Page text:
The 12 tribes of Israel followed Moses into the desert in the exodus. The 12 apostles followed Jesus into a deserted place as part of a new and definitive exodus. Jesus chose 12 apostles to say that he was gathering the 10 lost tribes of Israel and uniting them to the 2 tribes of Judah.
Jesus fulfills the prophesy of Jeremiah that God himself would gather “the remnant of the flock” (23:3). The 12 tribes of Israel who made it through the exodus later turned away from God. By the time Jeremiah is prophesying, 10 tribes had already been lost. The 2 that remained were about to be exiled to Babylon. But Jeremiah prophesied that there would come a son of David who would gather the 12 tribes and shepherd them and “none shall be missing” (23:4). Only the 2 tribes who were exiled came back still leaving 10 missing. Jeremiah’s prophesy was not fully fulfilled. God was preparing his people for a shepherd, who would offer himself for his sheep, and make all things new.
In gathering the 12 tribes in the 12 apostles, Jesus is fulfilling the desire of the Jewish people that God himself would shepherd his people. Jesus shepherds them through the shadow of death in a new exodus from the slavery of sin. Jesus the Divine Shepherd teaches and feeds us in this new exodus from sin and death just as God taught and fed the 12 tribes in the first exodus from Egypt.
Later in the Book of the Prophet Jeremiah, the prophet tells us that just as Moses mediated a covenant at Mount Sinai during the exodus, so there would be a new covenant. Jeremiah prophesies, “This is the covenant which I will make with the house of Israel after those days, says the Lord: I will put my law within them, and I will write it upon their hearts; and I will be their God, and they shall be my people” (31:33). How did Moses seal the covenant? He sprinkled the blood of animals on the people and the altar to signify that their life is united to the life of God (see Ex 24:4-8). They have a blood relationship. Jesus’ sprinkled blood says, “Father, I belong to you and your people belong to me.” St. Paul says that Jesus’ blood is our peace “that he might create in himself one new person in place of two” (Ep 2:15).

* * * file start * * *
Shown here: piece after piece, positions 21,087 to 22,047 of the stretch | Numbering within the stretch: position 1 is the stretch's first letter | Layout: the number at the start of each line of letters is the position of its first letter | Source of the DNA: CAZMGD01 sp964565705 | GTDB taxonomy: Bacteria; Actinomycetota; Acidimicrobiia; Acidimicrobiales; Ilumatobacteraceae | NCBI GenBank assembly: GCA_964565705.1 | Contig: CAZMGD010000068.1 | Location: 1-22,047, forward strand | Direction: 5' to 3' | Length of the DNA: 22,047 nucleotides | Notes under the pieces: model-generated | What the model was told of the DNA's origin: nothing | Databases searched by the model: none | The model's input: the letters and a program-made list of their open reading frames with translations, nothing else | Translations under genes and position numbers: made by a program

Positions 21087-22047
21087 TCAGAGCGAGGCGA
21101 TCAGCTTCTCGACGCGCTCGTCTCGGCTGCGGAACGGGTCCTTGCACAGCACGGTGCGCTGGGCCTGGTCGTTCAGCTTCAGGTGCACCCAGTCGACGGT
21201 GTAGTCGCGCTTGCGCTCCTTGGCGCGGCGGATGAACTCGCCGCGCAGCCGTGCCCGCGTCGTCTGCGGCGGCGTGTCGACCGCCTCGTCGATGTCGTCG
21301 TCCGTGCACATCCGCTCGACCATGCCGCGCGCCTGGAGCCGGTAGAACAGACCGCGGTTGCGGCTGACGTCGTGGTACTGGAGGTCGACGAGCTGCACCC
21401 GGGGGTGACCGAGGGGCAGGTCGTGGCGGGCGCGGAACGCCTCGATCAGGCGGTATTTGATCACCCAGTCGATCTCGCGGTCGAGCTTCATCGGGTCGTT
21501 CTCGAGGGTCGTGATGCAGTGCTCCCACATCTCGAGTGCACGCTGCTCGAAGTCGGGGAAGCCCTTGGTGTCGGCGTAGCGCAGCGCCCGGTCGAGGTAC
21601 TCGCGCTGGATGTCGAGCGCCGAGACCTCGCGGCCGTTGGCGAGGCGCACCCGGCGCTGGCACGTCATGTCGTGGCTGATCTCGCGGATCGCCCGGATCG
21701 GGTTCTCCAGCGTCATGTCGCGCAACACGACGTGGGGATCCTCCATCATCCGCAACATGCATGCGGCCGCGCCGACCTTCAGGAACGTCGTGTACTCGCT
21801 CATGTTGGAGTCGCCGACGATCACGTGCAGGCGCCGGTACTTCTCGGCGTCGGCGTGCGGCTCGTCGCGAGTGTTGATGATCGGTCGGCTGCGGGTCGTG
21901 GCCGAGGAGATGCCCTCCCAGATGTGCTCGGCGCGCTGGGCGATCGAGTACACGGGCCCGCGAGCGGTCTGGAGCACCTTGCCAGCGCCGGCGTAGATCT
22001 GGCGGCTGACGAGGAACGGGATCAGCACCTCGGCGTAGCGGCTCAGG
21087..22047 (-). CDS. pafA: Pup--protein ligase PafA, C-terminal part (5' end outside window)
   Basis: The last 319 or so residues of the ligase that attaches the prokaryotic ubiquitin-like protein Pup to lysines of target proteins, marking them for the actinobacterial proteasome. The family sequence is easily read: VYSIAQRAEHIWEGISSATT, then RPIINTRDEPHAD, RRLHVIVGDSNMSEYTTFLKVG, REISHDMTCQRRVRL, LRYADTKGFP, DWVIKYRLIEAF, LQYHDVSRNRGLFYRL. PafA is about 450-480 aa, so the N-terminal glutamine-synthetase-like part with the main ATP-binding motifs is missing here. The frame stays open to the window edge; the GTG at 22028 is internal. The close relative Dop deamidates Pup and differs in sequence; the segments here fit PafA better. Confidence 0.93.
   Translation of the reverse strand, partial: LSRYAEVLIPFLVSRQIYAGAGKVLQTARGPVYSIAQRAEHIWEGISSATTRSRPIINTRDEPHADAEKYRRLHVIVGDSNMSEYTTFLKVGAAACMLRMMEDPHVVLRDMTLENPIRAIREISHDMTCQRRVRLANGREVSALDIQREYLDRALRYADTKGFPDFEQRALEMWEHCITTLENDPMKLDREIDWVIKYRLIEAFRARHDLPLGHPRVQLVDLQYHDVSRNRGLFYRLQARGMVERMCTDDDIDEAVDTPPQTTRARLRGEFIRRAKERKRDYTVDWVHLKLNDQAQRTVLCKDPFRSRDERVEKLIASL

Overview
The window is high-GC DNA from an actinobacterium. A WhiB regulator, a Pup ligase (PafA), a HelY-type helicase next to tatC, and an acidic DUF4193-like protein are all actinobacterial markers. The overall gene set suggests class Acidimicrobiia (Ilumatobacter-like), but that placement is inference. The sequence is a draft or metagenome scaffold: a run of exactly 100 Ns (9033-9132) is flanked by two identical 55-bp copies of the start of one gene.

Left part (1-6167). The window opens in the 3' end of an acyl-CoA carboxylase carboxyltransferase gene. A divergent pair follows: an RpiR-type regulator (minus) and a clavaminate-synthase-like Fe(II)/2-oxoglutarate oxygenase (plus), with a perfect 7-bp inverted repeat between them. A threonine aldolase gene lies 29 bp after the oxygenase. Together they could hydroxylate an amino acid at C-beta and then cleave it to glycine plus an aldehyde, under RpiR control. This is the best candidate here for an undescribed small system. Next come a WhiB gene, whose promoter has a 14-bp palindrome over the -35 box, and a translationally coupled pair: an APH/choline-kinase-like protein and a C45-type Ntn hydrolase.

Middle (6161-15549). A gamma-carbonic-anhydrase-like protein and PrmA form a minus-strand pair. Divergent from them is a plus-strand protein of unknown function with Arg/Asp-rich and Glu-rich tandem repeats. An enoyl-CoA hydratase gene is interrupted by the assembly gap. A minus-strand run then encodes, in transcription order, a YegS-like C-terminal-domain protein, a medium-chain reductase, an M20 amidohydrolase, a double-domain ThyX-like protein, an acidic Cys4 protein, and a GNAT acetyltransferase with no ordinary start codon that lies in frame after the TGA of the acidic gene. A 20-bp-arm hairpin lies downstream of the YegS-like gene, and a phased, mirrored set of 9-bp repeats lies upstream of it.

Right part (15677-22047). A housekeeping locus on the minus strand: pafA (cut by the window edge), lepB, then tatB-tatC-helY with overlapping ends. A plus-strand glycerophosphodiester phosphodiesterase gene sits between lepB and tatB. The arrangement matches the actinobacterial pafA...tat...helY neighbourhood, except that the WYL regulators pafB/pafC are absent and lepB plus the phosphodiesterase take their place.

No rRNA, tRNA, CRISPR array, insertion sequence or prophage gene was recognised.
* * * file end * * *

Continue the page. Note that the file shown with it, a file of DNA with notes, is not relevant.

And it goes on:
The heart of Jesus is moved with pity for us and he teaches us, feeds us, and he “lays down his life for the sheep” (John 10:11) making a new covenant with us. If we think of ourselves as scattered sheep before our baptism, St. Paul exclaims to us, “you who were far off have become near by the blood of Christ” (Ep 2:13).
Nearness with Jesus. This is the new promised land that the new Moses, Jesus brings us into by this new covenant. Nearness, intimacy with Jesus who brings us to his Father where together, they breathe on us the Holy Spirit.
Let me assure you, I don’t always feel near to Jesus but I try to follow him into the deserted place to be with him in prayer. At times I tell him, “I don’t feel near you. Shepherd me o God. I feel lost.” The Mass can be our deserted place with Jesus, a place of rest, a place of intimacy. Jesus wants to go deeper with us than just reading our status updates. He wants to hold us near.
When you are hugging someone whom your trust, you feel comfortable to relax. You nestle on their shoulder and breathe deeply. This is an intimate exchange. Allowing Jesus to hold us in his embrace in Holy Mass, we then learn how to do more than just speak to him information. Our hearts can beat out our thoughts, feelings, and desires like a spiritual Morse code and his Heart receives and interprets the code.
Jesus, the Good Shepherd, wants to draw ever nearer to us, to gather us to his heart. He invites us to draw nearer to him and allow his blood poured out for us at every Mass to become more and more our life blood in our exodus through this world.